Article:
In this article, we aim to provide rand-hedge techniques that can come in handy during the next few months. This will be a stressful and risky time for South Africa with the elections creeping closer, the possibility of further credit downgrades, and President Jacob Zuma who started the excitement with a cabinet reshuffle on Tuesday 16 October.
In the article SA TOP40 Offshore Exposure Revealed, four trading strategies based on one’s expectations of the direction of future rand movements were provided. An updated version of the dynamic table used to identify these strategies can be seen below. We have calculated that 62.61% of the Top40 index earnings are offshore (up from 62% in 2017Q1), and the remaining 37.39% local.
Given the rand’s overall strengthening since 2016, we constructed an index containing the top 10 weighted local shares (index weight X proportion local earnings) within the Top40 Index (Local Index) as well as an index excluding those shares (Top40 Ex Local). The indices were chosen based on the expectation that companies with a higher proportion of local earnings will perform better when the rand appreciates. The Local Index contains shares such as SLM, SHP and OML.
The table and graph below show the results. Over the 1-year and 2-year period with a strengthening rand, the Local Index was the top-performing index, and given the rand weakness over the past few months, the Local Index was the worst performer of the three indexes.
With current local political risk, a high possibility of a US interest rate hike in December, and the risk of another credit downgrade, the odds of the rand weakening further as we move closer to December are high. The results of Bloomberg consensus support these odds, indicating that the TOP 40 Ex Local Index is expected to deliver the best performance over the next 6 to 12 months as compared to the Local and the complete Top 40 Index.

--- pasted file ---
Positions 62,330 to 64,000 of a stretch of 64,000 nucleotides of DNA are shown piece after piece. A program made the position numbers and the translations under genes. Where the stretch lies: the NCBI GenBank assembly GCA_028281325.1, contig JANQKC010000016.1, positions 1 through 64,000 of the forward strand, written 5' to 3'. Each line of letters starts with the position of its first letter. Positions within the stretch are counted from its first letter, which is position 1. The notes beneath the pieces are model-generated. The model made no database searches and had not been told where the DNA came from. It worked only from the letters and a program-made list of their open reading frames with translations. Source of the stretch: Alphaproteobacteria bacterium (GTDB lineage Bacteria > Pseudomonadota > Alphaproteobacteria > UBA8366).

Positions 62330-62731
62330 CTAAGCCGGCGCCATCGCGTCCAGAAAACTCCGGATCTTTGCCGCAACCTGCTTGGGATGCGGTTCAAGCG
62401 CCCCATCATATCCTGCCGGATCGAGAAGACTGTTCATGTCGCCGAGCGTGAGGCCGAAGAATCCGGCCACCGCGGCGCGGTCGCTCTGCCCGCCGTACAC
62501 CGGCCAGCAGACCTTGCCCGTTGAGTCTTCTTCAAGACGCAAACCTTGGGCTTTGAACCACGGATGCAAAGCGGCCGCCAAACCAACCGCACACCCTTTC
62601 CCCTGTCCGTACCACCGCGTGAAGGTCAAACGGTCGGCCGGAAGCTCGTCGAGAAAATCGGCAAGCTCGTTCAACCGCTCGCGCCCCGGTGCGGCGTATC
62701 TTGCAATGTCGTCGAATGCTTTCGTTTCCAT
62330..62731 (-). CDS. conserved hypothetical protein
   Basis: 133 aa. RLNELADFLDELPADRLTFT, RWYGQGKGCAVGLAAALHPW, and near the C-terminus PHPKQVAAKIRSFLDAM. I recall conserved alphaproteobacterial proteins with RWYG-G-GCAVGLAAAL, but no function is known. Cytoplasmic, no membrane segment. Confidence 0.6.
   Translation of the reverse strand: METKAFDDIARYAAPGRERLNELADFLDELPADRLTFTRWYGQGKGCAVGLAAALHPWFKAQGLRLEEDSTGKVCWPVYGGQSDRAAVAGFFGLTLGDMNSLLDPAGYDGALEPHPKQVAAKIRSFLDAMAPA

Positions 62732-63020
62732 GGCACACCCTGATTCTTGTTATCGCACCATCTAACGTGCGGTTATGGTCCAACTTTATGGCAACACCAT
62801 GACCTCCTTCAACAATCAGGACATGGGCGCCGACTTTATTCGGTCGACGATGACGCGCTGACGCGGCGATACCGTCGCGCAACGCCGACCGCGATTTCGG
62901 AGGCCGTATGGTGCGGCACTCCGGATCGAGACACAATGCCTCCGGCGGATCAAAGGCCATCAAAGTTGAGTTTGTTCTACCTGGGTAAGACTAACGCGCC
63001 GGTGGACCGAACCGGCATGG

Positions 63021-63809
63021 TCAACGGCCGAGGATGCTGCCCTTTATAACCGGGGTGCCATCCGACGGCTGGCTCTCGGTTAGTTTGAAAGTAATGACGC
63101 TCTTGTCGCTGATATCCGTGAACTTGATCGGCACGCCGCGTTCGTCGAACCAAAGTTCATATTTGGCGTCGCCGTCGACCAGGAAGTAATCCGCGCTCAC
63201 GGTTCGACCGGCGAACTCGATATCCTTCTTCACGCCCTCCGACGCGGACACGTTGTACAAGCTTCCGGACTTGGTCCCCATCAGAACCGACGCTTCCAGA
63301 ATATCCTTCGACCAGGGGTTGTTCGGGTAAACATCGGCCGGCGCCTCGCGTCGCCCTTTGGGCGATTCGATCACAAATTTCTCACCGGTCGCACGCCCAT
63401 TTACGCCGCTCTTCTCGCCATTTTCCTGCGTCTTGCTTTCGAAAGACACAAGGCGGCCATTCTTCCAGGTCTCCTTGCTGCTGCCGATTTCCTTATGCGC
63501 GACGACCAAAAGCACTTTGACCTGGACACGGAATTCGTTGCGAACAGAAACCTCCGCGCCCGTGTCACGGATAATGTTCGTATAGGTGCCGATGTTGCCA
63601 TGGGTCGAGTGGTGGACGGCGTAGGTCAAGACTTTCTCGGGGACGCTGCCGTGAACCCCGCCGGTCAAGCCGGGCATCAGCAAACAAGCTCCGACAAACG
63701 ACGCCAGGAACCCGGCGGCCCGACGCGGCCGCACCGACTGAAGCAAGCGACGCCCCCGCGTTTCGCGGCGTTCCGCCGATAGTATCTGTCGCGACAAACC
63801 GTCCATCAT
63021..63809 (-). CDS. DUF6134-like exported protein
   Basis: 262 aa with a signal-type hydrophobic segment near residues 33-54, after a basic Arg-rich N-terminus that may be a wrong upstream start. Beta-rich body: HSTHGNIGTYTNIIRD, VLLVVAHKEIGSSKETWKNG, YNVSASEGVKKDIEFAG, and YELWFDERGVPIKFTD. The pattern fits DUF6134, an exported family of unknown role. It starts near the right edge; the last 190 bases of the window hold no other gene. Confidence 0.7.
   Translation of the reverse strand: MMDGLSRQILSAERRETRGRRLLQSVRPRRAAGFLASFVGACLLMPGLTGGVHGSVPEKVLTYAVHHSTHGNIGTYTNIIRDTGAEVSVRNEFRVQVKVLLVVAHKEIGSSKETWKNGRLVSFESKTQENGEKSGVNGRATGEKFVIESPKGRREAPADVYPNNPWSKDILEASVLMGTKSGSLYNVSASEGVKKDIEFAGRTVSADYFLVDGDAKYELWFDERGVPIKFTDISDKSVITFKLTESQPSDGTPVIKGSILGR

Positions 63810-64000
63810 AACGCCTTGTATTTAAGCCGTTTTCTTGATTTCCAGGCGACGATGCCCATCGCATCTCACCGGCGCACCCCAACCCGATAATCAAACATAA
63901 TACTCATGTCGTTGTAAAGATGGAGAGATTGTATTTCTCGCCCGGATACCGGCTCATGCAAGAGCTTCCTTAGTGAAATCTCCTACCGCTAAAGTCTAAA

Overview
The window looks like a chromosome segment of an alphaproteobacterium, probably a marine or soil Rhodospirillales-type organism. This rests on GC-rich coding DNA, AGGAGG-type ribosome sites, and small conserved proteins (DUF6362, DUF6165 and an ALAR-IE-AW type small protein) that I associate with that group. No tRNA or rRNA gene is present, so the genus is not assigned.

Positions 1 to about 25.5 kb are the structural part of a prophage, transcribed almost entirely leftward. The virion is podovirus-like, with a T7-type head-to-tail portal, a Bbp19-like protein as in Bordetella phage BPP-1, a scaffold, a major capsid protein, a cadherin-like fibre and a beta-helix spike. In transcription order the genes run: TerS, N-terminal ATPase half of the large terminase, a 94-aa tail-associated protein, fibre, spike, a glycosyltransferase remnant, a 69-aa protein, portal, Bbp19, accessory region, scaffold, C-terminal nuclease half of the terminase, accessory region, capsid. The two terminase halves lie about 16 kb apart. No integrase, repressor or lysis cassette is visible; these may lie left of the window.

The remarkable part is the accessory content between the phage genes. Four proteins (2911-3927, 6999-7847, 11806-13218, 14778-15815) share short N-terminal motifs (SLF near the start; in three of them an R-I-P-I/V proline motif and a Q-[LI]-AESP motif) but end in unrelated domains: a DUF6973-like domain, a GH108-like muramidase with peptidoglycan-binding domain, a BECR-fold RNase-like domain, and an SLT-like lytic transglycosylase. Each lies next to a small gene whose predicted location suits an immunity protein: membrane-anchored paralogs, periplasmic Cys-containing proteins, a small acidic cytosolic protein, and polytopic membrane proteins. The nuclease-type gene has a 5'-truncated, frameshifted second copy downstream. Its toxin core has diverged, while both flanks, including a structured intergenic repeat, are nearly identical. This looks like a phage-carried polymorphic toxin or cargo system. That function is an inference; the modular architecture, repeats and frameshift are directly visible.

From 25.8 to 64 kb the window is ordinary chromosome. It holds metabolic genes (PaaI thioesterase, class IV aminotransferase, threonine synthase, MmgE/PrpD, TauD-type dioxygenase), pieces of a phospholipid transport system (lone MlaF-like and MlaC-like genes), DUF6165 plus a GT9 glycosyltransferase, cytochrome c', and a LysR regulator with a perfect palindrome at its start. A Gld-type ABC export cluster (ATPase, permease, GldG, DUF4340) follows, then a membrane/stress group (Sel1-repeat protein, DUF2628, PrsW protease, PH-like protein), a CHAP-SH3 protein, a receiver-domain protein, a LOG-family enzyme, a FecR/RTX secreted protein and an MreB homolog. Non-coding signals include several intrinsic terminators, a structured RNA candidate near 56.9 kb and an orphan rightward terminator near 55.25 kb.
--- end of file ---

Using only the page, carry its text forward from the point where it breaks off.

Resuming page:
The strategies are based on the 1-year returns of the shares so that we can see how the shares performed in a period with a slight overall stronger rand, but weakening over the shorter time periods. Should you believe that the rand will weaken further, it would be best to invest in shares with a higher proportion of earnings offshore which have performed well over the past year (Such as BIL, AGL and GFI) and short/divest the shares with a high proportion of local earnings which have performed poorly over the past year. Alternative strategies, depending on your call on the rand, can be identified using the dynamic table.
It is important to remember that the return of a share is still directly related to the performance of its issuing company, but knowing the earnings split of the Top 40 Index can be helpful when you make a correct call on the direction of the rand.
*Results obtained from firms’ most recent financial statements.
Joani van Wyk Analyst
Joani van Wyk joined the asset management team in January 2017, responsible for quantitative research of equities across all industries. Joani completed her degree in Mathematical Science in 2015, as well as an Honours degree in Financial Risk Management in 2016, both at the University of Stellenbosch. She is currently a CFA candidate.
The information contained in this article is for informational purposes only and must not be regarded as a prospectus for any security, financial product or transaction. It is neither to be construed as financial advice nor to be regarded as a definitive analysis of any financial issue. Investors should consider this research/article as only a single factor in making their investment decision. We recommend you consult a financial planner/advisor to take into account your particular investment objectives, financial situation and individual needs. The views and opinions (where expressed) in this article are those of the author and do not necessarily reflect the official policy or position of Sharenet.